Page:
Archive for the ‘Hardware’ category

Re-Map Default Mouse Buttons in Ubuntu Karmic

November 9th, 2009

While setting up a new installation of Ubuntu 9.10 for a friend, I ran into a small issue: she was using a 4 button Kensington trackball mouse, and the default key mappings made little sense.  Naturally, there were no drivers or software available, but after some research I was able to figure out how to manually remap the mouse buttons.

Step 1. Find the name of your device.
This step is pretty simple.  Open up a terminal and type in the command:

xinput list

This will list all of the input devices recognized by the X window system.  The names are in quotes, and should be pretty self-explanatory; any external mice should be near the bottom.

xinput list

Step 2. Find your button numbers
Each mouse button has a unique number to the system, and your next job is to find out what they are.  In your termal window type:


This will open a new smaller window.  Whenever your mouse is over the new window, the terminal will print any input it receives.  This includes both movement and button presses.  For each button on the mouse, press it, and write down what button number it displays.  Don’t forget that scroll up, down, left, and right and wheel click are all treated as different “buttons”.


Step 3. Re-Map the buttons
You can modify your your mappings with the following command (substituting your device name from step 1)

xinput set-button-map "Device Name" 1 2 3 4 5

Running the above command will most likely change nothing, it will map all the buttons to their default functions.  Let’s say your left and right click map to 1 & 3 respectively.  If you wanted to switch them (perhaps for a left-handed user) the command would be:

xinput set-button-map "Device Name" 3 2 1 4 5

In the case of my friend (with a Kensington pro mouse) we needed to swap the 1 & 3 with the 8 & 9 buttons.  That looked like this:

xinput set-button-map "Kensington Pro PS/2" 8 2 9 4 5 6 7 1 3

Note that you can enter as many numbers as you like, up to the number of mouse buttons.  Any numbers you don’t enter will be assumed to be the sequential default.  Thus the following command is equivalent to the one above:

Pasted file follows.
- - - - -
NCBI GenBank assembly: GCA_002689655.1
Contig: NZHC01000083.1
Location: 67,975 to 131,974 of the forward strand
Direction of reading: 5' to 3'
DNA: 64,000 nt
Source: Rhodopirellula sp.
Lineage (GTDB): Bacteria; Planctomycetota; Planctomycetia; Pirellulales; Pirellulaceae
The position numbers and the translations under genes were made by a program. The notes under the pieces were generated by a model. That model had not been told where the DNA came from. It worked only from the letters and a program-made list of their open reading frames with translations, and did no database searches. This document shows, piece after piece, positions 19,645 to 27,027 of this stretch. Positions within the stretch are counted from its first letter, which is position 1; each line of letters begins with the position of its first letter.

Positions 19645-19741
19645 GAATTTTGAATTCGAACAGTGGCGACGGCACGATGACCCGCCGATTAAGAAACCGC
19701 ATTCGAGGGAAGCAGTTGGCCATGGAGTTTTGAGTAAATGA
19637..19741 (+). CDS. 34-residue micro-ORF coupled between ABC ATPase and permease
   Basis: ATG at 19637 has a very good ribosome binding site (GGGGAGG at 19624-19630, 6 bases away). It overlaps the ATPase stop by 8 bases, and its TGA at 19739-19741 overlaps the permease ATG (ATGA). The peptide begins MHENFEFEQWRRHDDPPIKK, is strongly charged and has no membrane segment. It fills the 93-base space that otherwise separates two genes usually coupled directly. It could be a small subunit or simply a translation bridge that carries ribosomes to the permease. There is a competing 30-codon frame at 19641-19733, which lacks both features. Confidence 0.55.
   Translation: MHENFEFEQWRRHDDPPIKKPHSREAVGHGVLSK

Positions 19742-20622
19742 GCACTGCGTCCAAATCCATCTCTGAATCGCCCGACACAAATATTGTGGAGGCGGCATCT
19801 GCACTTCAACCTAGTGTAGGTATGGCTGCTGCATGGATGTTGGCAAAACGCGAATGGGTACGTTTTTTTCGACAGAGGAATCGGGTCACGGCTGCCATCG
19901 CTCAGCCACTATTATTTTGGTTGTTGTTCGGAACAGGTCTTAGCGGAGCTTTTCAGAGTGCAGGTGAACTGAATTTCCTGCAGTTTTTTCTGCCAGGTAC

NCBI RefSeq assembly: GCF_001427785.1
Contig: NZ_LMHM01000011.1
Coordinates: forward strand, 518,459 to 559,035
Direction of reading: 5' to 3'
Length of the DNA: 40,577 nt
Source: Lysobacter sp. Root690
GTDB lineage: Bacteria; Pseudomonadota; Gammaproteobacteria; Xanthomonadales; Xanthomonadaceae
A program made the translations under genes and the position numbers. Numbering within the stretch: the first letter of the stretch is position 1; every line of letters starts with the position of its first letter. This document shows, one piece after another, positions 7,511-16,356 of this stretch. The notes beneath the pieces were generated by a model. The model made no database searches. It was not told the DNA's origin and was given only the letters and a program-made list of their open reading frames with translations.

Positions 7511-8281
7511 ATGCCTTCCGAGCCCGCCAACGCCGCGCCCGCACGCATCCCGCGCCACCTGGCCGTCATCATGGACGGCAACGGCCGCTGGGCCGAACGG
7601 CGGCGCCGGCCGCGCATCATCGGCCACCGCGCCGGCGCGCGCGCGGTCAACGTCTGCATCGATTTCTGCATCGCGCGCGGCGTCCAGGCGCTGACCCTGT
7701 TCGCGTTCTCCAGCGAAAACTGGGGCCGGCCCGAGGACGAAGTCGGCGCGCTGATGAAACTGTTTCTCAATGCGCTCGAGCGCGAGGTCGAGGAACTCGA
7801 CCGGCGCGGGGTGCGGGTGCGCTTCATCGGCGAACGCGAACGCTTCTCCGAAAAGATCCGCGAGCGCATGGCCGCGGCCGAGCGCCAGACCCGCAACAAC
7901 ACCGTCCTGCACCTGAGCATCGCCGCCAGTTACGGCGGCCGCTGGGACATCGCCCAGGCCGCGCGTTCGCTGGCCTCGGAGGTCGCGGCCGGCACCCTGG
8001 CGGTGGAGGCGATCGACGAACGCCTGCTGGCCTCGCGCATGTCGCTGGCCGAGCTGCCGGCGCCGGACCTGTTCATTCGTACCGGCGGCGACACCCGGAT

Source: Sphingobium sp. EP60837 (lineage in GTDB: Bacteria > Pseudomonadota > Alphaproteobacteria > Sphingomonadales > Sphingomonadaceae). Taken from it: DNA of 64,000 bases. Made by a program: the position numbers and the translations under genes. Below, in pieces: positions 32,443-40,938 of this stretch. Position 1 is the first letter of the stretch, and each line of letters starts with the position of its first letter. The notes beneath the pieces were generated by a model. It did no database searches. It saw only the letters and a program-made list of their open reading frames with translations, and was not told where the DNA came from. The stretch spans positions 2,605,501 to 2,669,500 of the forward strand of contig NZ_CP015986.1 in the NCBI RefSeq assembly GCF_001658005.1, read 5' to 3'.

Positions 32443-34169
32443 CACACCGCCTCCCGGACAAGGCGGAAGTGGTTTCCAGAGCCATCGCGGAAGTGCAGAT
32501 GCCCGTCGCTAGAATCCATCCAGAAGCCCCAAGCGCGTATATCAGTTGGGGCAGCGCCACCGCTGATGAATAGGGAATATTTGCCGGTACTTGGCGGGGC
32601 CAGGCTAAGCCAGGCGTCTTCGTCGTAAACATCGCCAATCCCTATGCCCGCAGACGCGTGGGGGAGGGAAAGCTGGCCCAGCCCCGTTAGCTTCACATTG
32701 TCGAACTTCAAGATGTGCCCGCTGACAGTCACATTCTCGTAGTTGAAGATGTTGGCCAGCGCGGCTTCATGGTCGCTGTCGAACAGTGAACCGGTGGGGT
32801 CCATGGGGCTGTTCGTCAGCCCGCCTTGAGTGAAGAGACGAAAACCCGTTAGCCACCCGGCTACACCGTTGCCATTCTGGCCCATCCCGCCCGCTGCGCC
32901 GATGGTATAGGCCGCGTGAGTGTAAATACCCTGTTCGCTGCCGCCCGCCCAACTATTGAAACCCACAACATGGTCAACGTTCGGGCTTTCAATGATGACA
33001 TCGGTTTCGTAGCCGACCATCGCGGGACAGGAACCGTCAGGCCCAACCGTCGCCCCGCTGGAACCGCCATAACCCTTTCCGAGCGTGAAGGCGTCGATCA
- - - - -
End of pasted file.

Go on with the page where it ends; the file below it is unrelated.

xinput set-button-map "Kensington Pro PS/2" 8 2 9 4 5 6 7 1 3 10 11 12 13

Step 4. Saving your mappings
Once you’ve found the correct sequence of numbers, you can have it load automatically by creating a startup item.  Navigate to the following menu:

System > Preferences > Startup Applications > Add

and enter the following:

Name: Mouse Button Remap
Command: xinput “Device Name” 1 2 3 4 5
Comment: “Swapped the left and right click”

Add Startup

Ta Da! You’re Done!

3.6 Ghz Dual Core Uber-Computer: $600

May 27th, 2009

I recently put together a new server, and as preparation, spent a few hours on Newegg.  I’m quite suprised at some of the deals that can be found right now, and thought I would pass the summation of my research on.  Behold: The Best Computer for your Money (as of May 2009).

Case: Antec 300
Power Supply: Antec Basiq 500
(Buy these together on Newegg & Save $20)

Motherboard:Gigabyte GA-EP45C-UD3R
CPU: Intel E8400 3.0 Ghz Core2Duo (Wolfdale)
(Buy these together on Newegg & Save $15)

CPU Cooler: Zalman 9500

Memory: 4GB Corsair XMS

Video Card: BFG 9800 GT OC 1GB

Hard Drive: Seagate 500GB SATA

There you have it folks.  All told, the total in my newegg cart for all of the above is $651.88.  There’s also another $35 off in Mail-in Rebates, bringing the total to $626.88.  Now here’s the beautiful thing.  The combination of the 45nm CPU and the beefy cooler allow even a newb to overclock the CPU to 3.6 Ghz without trouble.